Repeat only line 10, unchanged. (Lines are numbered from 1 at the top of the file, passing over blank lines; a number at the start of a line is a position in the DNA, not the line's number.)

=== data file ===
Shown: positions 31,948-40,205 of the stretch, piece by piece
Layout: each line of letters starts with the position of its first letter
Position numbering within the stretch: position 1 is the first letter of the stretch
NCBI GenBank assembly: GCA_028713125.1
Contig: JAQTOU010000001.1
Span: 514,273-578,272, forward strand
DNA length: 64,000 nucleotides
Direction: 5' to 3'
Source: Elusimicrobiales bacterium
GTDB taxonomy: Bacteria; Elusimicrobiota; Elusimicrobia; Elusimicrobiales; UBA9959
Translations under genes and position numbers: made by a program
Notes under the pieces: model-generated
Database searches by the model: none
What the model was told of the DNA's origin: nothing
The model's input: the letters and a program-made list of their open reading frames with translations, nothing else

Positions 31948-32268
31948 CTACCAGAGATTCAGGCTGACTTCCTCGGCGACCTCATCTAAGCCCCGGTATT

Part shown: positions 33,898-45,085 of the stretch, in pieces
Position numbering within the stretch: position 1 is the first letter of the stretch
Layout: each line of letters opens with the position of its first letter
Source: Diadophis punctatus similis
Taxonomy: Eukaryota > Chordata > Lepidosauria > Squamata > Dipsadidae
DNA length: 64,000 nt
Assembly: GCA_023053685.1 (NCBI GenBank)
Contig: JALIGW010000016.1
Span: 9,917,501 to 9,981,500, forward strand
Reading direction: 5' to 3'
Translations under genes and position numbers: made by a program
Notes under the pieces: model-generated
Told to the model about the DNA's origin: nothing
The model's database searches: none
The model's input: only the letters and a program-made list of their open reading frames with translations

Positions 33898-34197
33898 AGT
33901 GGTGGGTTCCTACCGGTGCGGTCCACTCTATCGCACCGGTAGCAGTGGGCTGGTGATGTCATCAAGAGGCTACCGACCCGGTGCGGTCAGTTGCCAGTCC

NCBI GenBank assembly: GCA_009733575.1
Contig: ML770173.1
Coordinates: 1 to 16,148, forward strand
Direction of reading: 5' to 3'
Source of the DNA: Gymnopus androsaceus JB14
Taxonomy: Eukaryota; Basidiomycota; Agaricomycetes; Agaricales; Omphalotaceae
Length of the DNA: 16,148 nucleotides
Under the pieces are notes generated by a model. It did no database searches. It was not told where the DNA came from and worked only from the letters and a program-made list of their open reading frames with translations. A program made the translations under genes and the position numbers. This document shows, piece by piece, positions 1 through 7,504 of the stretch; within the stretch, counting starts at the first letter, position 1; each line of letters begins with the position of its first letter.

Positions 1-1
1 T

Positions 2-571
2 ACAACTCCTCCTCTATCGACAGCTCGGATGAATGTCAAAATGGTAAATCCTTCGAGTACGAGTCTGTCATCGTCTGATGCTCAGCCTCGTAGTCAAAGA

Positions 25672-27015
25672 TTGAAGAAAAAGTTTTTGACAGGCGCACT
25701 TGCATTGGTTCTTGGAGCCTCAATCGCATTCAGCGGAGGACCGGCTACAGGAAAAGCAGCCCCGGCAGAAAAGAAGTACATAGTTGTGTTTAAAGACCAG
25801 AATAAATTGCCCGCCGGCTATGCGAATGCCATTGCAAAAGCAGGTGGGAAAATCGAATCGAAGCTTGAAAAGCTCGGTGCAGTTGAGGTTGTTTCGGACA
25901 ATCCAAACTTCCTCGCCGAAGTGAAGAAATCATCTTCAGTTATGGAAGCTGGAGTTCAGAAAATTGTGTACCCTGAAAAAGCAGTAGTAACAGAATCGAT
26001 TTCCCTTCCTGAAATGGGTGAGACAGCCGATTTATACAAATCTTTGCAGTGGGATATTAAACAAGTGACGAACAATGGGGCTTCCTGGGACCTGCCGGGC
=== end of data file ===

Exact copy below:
GTDB taxonomy: Bacteria; Elusimicrobiota; Elusimicrobia; Elusimicrobiales; UBA9959